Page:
An Arkansas Baptist leader has said that he believes a state government report on the spread of COVID-19 unfairly singles out and names churches as sources of infection.
Arkansas Baptist State Convention Executive Director J.D. "Sonny" Tucker recently sent out an email of complaint to Governor Asa Hutchinson and other state officials.
At issue was a report on June 26 by the Arkansas Department of Health in which they named dozens of churches, including two Baptist congregations, as having allegedly “documented COVID-19 exposure.”
The Christian Post reached out to the ABSC for comment, with the Convention directing CP to a statement that Tucker released on Monday regarding the emailed complaint.
Tucker explained that he questioned listing the two churches, calling to question the culpability of the congregations in actually spreading the coronavirus among the population.
“Those two churches had at least 22,000 unique individual attendees since February 26, yet the ADH put them on the list for having four people attend (a family of three at one church, one person at the other) who later tested positive for the virus,” stated Tucker.
“These two churches in particular, as well as a multitude of other Arkansas Baptist Convention churches, have provided an incredible amount of ministry to Arkansans during this pandemic, provided thousands upon thousands of meals, served their communities through Disaster Relief efforts, and served first responders and the medical community.”
Tucker felt that “singling out churches is unfair and damaging,” adding that “Hutchinson graciously reached out to both churches and has also stated that he did not intend for the church list to be published.”
“Our churches are thankful for the protection the Governor has provided churches, and most have been diligent to meet or exceed the guidelines to protect those who visit our churches,” continued Tucker.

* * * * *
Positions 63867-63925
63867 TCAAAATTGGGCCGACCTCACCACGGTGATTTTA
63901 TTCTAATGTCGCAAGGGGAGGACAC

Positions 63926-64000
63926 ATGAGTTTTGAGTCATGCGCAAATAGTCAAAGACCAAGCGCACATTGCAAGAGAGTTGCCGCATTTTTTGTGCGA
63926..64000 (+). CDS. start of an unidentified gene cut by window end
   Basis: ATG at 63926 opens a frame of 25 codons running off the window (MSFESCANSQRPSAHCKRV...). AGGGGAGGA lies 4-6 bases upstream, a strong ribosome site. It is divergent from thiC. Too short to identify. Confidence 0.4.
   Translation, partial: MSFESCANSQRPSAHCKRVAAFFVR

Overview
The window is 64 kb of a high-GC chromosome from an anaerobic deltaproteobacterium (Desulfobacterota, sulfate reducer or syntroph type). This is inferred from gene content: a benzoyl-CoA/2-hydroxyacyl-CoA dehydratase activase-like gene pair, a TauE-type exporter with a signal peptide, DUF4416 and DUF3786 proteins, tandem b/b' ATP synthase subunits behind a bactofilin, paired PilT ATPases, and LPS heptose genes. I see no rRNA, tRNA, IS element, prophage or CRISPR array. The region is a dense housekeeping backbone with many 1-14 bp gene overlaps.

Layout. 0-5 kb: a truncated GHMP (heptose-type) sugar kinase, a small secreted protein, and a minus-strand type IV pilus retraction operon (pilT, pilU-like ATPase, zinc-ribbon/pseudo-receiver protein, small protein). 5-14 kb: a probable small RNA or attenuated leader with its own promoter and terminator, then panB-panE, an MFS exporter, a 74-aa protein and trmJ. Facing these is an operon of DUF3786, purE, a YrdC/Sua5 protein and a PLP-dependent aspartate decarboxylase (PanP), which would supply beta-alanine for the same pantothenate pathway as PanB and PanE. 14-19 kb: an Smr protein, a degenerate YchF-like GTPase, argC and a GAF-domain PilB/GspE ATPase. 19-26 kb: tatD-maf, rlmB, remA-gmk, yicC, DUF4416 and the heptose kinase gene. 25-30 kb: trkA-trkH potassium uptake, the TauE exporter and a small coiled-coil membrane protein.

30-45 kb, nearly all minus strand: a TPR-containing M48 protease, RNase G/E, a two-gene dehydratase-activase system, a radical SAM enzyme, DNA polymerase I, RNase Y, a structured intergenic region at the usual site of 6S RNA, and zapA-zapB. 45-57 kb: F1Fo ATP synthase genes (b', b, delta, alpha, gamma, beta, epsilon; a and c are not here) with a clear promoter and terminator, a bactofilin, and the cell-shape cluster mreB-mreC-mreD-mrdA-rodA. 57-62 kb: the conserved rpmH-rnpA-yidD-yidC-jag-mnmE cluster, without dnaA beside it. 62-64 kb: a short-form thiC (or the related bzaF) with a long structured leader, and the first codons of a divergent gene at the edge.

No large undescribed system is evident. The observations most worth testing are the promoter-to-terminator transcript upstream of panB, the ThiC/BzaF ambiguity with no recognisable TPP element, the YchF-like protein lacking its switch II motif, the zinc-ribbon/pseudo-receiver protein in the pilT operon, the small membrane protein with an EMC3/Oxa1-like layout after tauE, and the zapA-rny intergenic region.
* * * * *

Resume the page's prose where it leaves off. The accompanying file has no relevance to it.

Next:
The two Baptist churches listed by the health department were Cross Church, a multi-site church in northwest Arkansas, and Central Baptist Church in Jonesboro, according to Baptist Press.
There were 44 churches listed by the department, each with only a few COVID-19 cases.
“I don't like the fact that the media presented the information like there was a cluster in a particular church or that they had been careless,” Hutchinson told the Democrat-Gazette. “That is not the case.”
Houses of worship have been a source of controversy for states as they gradually reopen after shutting down public gatherings earlier this year to help curb the spread of the coronavirus.
Last week, a church in Alabama announced that it was returning to online-only services after meeting for in-person worship for a few weeks with social distancing due to a “spike” in COVID-19 cases among attendees.
First Baptist Church of Tillmans Corner, a Mobile-based congregation with about 1,500 members that had limited in-person worship to around 350, made the announcement on Facebook last Wednesday.
“Regardless of what is happening nationally or statewide, there has been a significant increase in cases among FBTC members in the past two weeks. We need to move quickly and decisively to stop the virus before it spreads any further,” explained First Baptist Pastor Derek Allen.
“We don’t want to see any of our faith family members suffer through a COVID-19 infection, and we want to do our part to contain this spike as much as possible.”